I met Alexandra Magro this spring, at the first Grand Conference of the French Academy of Sciences entitled “Insects: Friends, Foes, and Models.” I had contributed a presentation of the blog series Silent Spring Continued at the poster session, hoping to attract insect lovers ready to tell me their stories of love and loss. The conference promised to address the key topics of insect biology—from their interaction with the environment, to their use in biomedical and ecological research—yet most papers focused exclusively on insect biology at the molecular level. Alexandra’s interests were much broader. She works at the CNRS Laboratory for Evolution and Biological Diversity in Toulouse, which is part of the LabEx (Laboratory of Excellence) TULIP network.
Ladybird beetles (of the family Coccinellidae) are a fascinating group of insects. Thriving in all kinds of habitats, they are extremely diverse; around 6,000 species have been described worldwide. Although they are often recognized as beneficial predatory insectivores, their food preferences are in fact very large: some species are fungus feeders, and a few are herbivores that actually damage crops. Those predating on aphids and related species often come into competition with ants, so many ladybirds avoid ant contact. However, certain species are myrmecophilous: they love ants, and some even live inside ant nests and feed on ant brood. It is the high diversity of ladybird life-strategies that makes them a fantastic research subject. In short, ladybirds are sexy! Well, not all of them, because one has just been discovered that reproduces asexually! Another interesting story in the marvelous lives of ladybird beetles.
On 20 August 2018, a 15-year-old girl sat alone in front of the Swedish Parliament to hold a “Skolstrejk för klimatet” (school strike for the climate). Today this girl, Greta Thunberg, is the face of a global movement for more climate action. One of the movement’s most important demands is that the 1.5 degree target set at the World Climate Conference in Paris in 2015 be met. If we look at the map showing the weekly strikes on Fridays for Future’s website today, we can see that there are indeed protests worldwide: whether in Reykjavík/Iceland, Tirana/Albania, Luanda/Angola, Kingston/Jamaica, Colombo/Sri Lanka or Auckland/New Zealand. While in many countries, however, hardly more than a few dozen people—at most a few hundred—come together, sometimes tens of thousands of participants gather at the large demonstrations held in European metropolises.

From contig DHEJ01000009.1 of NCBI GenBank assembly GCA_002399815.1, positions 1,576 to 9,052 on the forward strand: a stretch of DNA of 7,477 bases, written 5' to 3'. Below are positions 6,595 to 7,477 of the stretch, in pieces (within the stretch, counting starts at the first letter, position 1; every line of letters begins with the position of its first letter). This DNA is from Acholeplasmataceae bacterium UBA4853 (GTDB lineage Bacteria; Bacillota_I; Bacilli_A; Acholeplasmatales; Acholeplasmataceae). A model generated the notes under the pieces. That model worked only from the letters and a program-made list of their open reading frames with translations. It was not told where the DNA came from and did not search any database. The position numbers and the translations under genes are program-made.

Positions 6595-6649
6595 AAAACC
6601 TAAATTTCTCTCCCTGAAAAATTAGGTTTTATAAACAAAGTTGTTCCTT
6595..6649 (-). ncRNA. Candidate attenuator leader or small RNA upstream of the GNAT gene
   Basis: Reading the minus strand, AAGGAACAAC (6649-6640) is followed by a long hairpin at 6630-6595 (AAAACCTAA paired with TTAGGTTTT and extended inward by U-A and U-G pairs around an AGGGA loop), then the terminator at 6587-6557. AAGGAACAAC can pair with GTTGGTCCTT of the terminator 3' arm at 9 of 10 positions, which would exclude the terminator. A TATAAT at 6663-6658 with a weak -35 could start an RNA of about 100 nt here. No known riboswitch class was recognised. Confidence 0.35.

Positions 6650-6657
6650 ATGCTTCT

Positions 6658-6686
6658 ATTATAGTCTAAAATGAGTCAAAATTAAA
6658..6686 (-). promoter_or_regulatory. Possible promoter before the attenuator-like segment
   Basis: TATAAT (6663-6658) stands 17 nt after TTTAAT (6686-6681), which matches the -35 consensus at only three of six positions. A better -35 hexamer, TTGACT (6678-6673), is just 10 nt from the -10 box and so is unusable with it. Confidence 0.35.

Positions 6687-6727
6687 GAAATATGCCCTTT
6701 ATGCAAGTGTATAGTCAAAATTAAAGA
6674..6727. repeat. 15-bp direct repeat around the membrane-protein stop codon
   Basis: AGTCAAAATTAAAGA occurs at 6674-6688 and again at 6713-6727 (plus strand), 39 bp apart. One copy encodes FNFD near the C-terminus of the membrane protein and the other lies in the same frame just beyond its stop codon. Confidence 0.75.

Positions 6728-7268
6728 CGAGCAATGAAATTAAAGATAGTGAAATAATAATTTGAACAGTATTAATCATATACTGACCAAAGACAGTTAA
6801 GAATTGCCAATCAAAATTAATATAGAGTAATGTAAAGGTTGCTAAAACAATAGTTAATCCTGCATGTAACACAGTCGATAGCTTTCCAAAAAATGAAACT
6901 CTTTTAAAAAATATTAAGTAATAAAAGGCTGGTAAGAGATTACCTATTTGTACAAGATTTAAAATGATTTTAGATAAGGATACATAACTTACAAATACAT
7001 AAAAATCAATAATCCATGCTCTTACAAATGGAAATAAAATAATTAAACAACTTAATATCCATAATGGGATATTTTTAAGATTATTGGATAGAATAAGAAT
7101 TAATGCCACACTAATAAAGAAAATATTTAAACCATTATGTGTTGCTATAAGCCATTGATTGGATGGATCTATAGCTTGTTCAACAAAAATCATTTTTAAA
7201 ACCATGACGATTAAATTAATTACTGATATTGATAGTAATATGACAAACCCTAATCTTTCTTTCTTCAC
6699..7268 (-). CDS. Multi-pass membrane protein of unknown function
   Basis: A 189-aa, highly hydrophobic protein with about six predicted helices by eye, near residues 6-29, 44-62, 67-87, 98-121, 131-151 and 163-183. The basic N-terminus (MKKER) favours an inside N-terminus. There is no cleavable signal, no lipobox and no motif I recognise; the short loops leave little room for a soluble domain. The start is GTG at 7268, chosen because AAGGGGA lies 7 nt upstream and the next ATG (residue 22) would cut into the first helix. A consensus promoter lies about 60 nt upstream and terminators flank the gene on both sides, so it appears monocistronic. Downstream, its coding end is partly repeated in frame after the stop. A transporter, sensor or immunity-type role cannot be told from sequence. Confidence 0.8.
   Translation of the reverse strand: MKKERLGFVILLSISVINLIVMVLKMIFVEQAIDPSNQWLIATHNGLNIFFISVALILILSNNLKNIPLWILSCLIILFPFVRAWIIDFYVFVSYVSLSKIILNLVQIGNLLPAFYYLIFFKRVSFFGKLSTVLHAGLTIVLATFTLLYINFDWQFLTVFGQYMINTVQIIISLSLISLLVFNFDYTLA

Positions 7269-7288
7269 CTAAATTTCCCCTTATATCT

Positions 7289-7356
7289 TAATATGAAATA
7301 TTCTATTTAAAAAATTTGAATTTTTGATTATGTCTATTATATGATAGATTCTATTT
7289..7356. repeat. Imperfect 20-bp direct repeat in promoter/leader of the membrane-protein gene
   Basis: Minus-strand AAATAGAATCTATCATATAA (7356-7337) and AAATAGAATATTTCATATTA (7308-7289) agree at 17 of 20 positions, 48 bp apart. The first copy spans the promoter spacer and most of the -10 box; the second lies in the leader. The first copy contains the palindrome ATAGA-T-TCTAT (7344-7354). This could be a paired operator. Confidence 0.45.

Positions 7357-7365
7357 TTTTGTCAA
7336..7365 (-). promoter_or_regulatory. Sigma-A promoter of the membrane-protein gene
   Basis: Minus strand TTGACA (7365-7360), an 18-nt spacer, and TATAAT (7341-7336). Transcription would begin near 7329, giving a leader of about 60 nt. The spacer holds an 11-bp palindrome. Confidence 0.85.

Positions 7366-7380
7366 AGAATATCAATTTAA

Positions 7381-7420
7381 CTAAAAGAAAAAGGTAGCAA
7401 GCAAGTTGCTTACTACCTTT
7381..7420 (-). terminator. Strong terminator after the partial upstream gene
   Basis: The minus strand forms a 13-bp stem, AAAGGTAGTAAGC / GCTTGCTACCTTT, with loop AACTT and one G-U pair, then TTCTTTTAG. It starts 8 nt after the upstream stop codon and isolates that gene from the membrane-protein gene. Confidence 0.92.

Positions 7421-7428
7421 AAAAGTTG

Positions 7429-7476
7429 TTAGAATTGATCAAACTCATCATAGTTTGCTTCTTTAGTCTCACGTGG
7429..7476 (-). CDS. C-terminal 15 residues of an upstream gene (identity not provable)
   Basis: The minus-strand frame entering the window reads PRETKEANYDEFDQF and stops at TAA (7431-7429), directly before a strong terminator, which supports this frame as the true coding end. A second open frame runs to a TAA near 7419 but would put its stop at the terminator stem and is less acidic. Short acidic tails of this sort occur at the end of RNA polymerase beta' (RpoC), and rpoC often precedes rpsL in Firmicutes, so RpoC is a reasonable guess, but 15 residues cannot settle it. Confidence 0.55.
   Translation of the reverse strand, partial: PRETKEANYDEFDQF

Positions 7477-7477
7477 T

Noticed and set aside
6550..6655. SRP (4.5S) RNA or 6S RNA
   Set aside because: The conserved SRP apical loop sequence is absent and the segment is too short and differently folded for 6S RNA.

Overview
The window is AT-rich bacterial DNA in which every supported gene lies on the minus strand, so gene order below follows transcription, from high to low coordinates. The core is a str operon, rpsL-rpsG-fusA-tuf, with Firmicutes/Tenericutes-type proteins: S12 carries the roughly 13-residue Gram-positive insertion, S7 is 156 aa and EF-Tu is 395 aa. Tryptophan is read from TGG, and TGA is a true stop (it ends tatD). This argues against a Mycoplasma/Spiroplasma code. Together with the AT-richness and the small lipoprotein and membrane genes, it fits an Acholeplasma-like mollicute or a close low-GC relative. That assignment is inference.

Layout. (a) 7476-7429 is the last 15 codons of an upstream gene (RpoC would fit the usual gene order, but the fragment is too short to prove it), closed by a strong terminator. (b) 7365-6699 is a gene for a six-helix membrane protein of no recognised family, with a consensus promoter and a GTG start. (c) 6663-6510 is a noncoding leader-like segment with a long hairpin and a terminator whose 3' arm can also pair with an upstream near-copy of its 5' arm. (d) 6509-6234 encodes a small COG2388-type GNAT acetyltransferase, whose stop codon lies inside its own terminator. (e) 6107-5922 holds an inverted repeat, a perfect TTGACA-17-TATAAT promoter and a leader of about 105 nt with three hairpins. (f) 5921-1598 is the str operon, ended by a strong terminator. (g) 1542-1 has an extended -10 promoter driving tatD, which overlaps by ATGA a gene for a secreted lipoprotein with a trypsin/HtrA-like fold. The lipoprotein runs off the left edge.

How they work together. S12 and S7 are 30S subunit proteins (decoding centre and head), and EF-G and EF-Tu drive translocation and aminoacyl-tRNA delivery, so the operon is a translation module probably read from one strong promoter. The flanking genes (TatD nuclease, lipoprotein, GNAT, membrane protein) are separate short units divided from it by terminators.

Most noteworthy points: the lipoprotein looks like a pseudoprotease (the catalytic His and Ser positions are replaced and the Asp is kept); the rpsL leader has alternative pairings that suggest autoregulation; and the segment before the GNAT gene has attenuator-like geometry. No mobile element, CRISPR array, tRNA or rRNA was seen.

As a student of the Rachel Carson Center’s Environmental Studies Certificate Program, I had the chance to go to Zurich from 15–18 November 2019 to attend the second Global Science Film Festival (which ran in parallel in Bern). This excursion was part of the seminar “Storytelling and Storyboarding Science” by film festival director and former Carson fellow Samer Angelone. Read More
By: Daniel Dumas
Zodiac crossings of rough seas, imperial expansion, and narratives of resistance and resilience. This is not the backdrop of an action flick coming to the silver screen, but rather a few snippets from the upcoming RCC Perspectives issue entitled “New Histories of Pacific Whaling,” which will be released this month. Over the course of this past summer, I had the opportunity to work as an editor on the Rachel Carson Center team and my major task was to assist volume editors Angela Wanhalla and Ryan Tucker Jones in getting this particular issue ready for publication. This post gives you a sneak peek of the topic while discussing the work that goes into a Perspectives issue. But before diving into this, a little about me. Read More
By Laura Kuen (Ecopolis senior curator)
“Ecopolis Munich” was the result of a unique collaboration. In two runs in 2016/17 and 2019, master’s students of the Rachel Carson Center’s Environmental Studies Certificate Program developed the project. This year saw 15 students, coming from 14 different disciplines (ranging from linguistics to veterinary medicine), curating the exhibition through interdisciplinary group work and in fruitful cooperation with professional exhibition designers and RCC teaching staff. Read More
By Jan Goedbloed